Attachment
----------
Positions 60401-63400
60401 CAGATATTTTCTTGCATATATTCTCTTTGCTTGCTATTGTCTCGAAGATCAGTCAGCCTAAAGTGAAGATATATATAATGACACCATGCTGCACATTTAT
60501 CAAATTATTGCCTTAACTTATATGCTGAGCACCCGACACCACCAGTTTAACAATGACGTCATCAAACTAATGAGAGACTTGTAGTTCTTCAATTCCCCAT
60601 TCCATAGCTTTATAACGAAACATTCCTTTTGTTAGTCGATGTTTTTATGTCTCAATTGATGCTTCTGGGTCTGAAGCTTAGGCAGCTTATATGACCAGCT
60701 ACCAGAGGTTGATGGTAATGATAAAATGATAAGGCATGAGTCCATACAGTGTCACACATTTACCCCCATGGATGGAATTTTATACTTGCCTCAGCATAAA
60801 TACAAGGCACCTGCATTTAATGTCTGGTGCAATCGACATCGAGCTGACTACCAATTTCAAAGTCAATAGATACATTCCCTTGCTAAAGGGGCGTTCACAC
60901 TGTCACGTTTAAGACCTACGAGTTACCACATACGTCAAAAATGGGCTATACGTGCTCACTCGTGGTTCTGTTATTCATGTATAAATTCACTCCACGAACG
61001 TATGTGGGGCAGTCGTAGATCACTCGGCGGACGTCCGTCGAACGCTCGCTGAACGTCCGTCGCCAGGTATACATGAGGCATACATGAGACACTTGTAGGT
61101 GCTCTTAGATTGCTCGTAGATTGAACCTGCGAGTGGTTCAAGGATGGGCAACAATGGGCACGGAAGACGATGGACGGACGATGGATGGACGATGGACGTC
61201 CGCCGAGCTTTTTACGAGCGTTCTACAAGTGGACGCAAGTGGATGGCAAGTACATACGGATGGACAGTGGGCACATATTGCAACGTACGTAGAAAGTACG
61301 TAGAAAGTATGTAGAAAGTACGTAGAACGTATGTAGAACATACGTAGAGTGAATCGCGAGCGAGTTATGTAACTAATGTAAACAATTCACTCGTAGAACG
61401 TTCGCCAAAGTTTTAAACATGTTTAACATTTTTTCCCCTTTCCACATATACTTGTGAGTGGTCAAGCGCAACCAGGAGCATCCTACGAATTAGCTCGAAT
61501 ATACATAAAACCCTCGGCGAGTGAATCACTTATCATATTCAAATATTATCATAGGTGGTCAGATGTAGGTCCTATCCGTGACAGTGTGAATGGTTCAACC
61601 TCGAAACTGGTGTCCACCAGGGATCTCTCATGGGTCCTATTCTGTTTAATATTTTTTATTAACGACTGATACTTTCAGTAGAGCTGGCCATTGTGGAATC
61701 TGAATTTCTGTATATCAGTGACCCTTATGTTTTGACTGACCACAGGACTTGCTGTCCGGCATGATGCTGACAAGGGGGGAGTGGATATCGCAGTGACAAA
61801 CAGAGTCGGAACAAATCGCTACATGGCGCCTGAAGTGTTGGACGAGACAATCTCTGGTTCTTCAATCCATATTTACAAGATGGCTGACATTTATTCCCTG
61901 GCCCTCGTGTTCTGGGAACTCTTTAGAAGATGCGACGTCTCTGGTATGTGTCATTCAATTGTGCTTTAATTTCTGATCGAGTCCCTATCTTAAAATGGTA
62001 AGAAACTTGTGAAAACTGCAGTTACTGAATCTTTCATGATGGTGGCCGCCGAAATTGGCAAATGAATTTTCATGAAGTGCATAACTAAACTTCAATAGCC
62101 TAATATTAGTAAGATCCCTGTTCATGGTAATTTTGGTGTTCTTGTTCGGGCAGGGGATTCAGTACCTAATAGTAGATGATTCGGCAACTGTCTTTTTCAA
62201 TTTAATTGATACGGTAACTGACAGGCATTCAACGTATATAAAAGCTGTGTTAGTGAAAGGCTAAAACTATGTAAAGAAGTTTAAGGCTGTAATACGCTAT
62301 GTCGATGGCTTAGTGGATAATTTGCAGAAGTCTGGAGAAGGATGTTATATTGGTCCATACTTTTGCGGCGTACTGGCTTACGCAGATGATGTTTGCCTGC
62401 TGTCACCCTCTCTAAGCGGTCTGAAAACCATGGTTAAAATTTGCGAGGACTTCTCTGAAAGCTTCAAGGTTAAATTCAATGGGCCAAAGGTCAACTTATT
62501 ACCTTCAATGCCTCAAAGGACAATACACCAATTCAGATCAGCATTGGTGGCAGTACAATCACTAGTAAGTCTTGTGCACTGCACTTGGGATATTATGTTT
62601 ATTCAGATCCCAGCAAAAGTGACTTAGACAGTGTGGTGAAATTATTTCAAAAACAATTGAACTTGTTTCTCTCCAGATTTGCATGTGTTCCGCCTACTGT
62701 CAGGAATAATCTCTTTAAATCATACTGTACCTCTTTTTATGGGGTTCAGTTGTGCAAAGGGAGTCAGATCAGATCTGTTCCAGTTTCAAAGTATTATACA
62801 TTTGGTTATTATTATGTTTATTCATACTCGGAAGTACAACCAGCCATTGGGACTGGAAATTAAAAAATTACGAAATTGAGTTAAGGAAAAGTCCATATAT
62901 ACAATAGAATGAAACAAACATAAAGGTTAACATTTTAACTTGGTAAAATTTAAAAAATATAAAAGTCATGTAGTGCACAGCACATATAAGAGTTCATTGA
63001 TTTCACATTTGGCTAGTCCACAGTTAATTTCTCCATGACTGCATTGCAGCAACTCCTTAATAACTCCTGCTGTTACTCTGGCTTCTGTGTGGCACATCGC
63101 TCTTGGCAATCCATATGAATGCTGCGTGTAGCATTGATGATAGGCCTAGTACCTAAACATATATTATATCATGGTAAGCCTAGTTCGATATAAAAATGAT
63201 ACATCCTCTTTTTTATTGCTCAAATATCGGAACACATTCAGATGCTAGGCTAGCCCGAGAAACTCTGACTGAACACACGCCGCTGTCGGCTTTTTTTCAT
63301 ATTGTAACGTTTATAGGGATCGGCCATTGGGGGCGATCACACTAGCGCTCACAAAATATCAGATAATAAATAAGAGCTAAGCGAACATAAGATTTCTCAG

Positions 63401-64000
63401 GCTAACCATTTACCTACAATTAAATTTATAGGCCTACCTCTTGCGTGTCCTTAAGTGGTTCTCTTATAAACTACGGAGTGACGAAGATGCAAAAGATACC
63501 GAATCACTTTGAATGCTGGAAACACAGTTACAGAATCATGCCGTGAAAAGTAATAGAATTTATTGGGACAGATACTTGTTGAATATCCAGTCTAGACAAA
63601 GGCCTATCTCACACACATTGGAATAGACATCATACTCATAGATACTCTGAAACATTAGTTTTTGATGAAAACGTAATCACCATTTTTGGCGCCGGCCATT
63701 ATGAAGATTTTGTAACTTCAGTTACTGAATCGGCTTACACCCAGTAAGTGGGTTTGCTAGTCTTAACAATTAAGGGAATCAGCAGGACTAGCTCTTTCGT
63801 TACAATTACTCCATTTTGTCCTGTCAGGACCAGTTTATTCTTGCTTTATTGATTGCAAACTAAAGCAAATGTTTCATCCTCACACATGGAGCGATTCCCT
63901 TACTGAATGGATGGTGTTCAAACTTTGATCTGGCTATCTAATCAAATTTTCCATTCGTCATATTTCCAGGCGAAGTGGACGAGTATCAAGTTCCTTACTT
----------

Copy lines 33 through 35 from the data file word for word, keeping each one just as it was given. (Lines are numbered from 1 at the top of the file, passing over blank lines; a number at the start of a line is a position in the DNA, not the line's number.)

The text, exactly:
63401 GCTAACCATTTACCTACAATTAAATTTATAGGCCTACCTCTTGCGTGTCCTTAAGTGGTTCTCTTATAAACTACGGAGTGACGAAGATGCAAAAGATACC
63501 GAATCACTTTGAATGCTGGAAACACAGTTACAGAATCATGCCGTGAAAAGTAATAGAATTTATTGGGACAGATACTTGTTGAATATCCAGTCTAGACAAA
63601 GGCCTATCTCACACACATTGGAATAGACATCATACTCATAGATACTCTGAAACATTAGTTTTTGATGAAAACGTAATCACCATTTTTGGCGCCGGCCATT